The region had previously bestowed one of their own; Kemmonye Makatane in the BNF youth league Presidency in the 2012 Thamaga Congress. A youth from the region was also being given a Sports and Culture post in the Khumoekae lobby.

Voting proceedings had not started by 6AM Sunday morning as promised. At 10AM both lobbies and Congress agreed that two individuals be selected from both lobby groups while another two will come from the election board and some calm momentarily prevailed while tension, suspicion and extra alertness never left.

At around noon Sunday, fist fights ensued over ballot box stuffing accusations, with the suspicious Khumoekae lobby leading the charge. In the ensuing furore, a confrontational Khumoekae sympathiser stormed the election door manned by two strongmen, lunging at election officers.

Afterwards both Mokotedi and Khumoekae settled to call their lobbies to order and a decision to bring in the Botswana Police was reached while the militating and song singing Khumoekae lobby group was restrained.

At one point the melee, a passing Khumoekae was celebrated by the crowd while Mokotedi was jeered and heckled.

Voting started Sunday afternoon and by then delegates from both camps had left without casting their votes. Voting continued into the night without further incident.

By early Monday morning when election results trickled in, they confirmed many congress goers’ opinion that Khumoekae will emerge victorious. The Khumoekae lobby members were winning positions without break, all with a safe margin of over 200 votes while Khumoekae himself defeated Mokotedi with 457 to 240 votes.

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UDC founder warns against merger

19th October 2020
Ex UDC Convener: Mpotokwane

Lebang Mpotokwane, one of the conveners who presided over the opposition cooperation talks that resulted in the formation of the Umbrella for Democratic Change (UDC), has advised against changing the current umbrella model in favour of a merger as proposed by others.

The Botswana Congress Party (BCP) leader, Dumelang Saleshando recently went public to propose that UDC should consider merging of all opposition parties, including Alliance for Progressives (AP) and Botswana Patriotic Front (BNF).

Saleshando has been vehemently opposed by Botswana National Front (BNF), which is in favour of maintaining the current model.  BNF’s position has been favoured by the founding father of UDC, who warned that it will be too early to ditch the current model.

“UDC should be well developed to promote the spirit of togetherness on members and the members should be taught so that the merger is developed gradually. They should approach it cautiously. If they feel they are ready, they can, but it would not be a good idea,” Mpotokwane told WeekendPost this week.

Mpotokwane and Emang Maphanyane are the two men who have since 2003 began a long journey of uniting opposition parties in a bid to dethrone the ruling Botswana Democratic Party (BCP) as they felt it needed a strong opposition to avoid complacency.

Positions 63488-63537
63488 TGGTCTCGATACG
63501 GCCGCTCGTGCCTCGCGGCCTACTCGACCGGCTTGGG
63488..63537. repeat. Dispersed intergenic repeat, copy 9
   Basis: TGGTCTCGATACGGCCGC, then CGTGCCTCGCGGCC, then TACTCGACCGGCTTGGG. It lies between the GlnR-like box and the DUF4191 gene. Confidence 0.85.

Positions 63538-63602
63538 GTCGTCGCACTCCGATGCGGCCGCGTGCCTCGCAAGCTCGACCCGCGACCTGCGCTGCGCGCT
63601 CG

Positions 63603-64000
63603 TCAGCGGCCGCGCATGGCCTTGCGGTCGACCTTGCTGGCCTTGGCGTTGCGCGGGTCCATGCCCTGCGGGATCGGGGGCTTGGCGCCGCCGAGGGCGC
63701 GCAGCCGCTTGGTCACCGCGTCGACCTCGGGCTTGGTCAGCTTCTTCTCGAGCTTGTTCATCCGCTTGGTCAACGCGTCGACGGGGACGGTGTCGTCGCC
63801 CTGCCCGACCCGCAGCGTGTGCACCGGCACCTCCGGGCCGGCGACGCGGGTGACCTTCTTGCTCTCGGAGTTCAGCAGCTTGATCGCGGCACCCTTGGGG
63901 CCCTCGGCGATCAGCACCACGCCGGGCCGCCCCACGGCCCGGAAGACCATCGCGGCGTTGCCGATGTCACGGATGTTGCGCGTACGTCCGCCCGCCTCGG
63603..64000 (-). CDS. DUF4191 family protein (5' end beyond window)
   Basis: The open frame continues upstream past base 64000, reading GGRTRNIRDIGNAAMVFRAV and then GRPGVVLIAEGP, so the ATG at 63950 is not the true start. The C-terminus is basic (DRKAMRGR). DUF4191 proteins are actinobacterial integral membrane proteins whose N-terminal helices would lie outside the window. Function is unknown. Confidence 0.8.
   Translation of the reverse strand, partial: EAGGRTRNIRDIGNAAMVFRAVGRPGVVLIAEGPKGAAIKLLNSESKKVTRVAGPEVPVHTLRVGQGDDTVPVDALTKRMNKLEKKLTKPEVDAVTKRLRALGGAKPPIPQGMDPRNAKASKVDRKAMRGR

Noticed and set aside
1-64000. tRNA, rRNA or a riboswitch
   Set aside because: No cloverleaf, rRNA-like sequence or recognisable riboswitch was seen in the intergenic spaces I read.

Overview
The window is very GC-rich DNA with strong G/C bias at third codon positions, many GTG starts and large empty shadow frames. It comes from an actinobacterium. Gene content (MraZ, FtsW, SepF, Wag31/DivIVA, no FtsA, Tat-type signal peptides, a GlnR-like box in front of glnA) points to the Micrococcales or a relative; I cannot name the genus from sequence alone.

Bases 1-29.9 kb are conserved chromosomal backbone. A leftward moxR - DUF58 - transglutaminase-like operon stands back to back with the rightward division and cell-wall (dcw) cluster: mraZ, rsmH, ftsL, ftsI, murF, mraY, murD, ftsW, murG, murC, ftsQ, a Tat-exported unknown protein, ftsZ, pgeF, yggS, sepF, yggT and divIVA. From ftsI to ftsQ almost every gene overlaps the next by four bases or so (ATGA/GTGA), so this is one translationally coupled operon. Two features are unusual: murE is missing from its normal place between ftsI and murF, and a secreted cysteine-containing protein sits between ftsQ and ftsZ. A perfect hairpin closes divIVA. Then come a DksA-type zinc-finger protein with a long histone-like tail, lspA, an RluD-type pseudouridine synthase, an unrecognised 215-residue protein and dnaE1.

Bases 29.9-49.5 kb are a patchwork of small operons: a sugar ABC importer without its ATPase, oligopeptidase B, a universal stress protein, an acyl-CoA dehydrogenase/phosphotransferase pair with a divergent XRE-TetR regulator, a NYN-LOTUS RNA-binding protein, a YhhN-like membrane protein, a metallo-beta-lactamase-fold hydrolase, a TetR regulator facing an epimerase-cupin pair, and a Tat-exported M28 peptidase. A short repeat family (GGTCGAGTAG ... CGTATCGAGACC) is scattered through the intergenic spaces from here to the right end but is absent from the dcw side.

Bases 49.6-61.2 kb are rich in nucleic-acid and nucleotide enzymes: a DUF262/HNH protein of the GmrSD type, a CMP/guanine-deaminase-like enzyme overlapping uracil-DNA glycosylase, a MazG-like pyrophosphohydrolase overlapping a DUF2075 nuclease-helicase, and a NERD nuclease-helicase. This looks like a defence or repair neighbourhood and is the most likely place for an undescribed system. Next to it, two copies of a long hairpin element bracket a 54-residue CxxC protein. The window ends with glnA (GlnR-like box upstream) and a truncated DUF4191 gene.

Tonota born Mpotokwane is however disappointed on how they have been ejected from participating in the last edition of talks ahead of the 2019 general elections in which BCP was brought on board.  However, despite the ejection, Mpotokwane is not resentful to the opposition collective.

He said the vision of opposition unity was to ultimately merge the opposition parties but he believes time has not arrived yet to pursue that path. “The bigger picture was a total merger and we agreed that with three independent parties, members might be against merger eventuality so the current model should be used until a point where they are now together for as long as possible,” he said.

“UDC should gradually perform better in elections and gain confidence. They should not rush the merger. We have been meeting since 2003, but if they rush it might cause endless problems. If they are ready they can anyway,” he advised. For now the constituent parties of the umbrella have been exchanging salvos with others (BCP and BNF).

“There are good reasons for and against merging the parties. Personally, I am in favour of merging the parties (including AP and BPF) into a single formation but I know it’s a complex mission that will have its own challenges,” Saleshando said when he made his position known a week ago.

“Good luck to those advocating for a merger, it will be interesting to observe the tactics they will use to lure the BPF into a merger,” former BNF councillor for Borakalalo Ward and former BNF Youth League Secretary General, Arafat Khan, opined in relation to BCP’s proposed position.

Mpotokwane, who is currently out in the cold from the UDC since he was ejected from the party’s NEC in 2017, said the current bickering and the expected negotiations with other parties need the presence of conveners.

“We did not belong to any party as conveners so we were objective in our submissions. If party propose any progressive idea we will support, if it is not we will not, so I would agree that even now conveners might be key for neutrality to avoid biasness,” he observed. Despite being abandoned, Mpotokwane said he will always be around to assist if at all he is needed.

“If they want help I will be there, I have always been clear about it, but surely I will ask few questions before accepting that role,” he said. UDC is expected to begin cooperation talks with both AP and BPF either this week or next weekend for both upcoming bye-elections (halted by Covid-19) and 2024 general elections and it is revealed that there will be no conveners this time around.